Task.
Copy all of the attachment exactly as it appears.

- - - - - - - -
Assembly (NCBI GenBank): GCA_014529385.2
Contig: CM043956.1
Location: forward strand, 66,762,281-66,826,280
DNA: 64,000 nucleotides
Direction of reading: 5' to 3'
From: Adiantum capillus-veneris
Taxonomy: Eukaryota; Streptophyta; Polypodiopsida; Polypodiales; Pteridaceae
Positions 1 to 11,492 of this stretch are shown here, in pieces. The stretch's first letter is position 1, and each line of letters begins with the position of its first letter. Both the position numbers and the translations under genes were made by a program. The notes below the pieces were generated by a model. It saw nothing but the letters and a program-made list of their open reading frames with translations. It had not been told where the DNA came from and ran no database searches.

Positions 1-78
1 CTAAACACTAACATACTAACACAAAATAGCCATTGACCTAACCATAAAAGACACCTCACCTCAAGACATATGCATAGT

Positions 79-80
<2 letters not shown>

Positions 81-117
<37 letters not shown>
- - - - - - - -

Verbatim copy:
Assembly (NCBI GenBank): GCA_014529385.2
Contig: CM043956.1
Location: forward strand, 66,762,281-66,826,280
DNA: 64,000 nucleotides
Direction of reading: 5' to 3'
From: Adiantum capillus-veneris
Taxonomy: Eukaryota; Streptophyta; Polypodiopsida; Polypodiales; Pteridaceae
Positions 1 to 11,492 of this stretch are shown here, in pieces. The stretch's first letter is position 1, and each line of letters begins with the position of its first letter. Both the position numbers and the translations under genes were made by a program. The notes below the pieces were generated by a model. It saw nothing but the letters and a program-made list of their open reading frames with translations. It had not been told where the DNA came from and ran no database searches.

Positions 1-78
1 CTAAACACTAACATACTAACACAAAATAGCCATTGACCTAACCATAAAAGACACCTCACCTCAAGACATATGCATAGT

Positions 79-80
<2 letters not shown>

Positions 81-117
<37 letters not shown>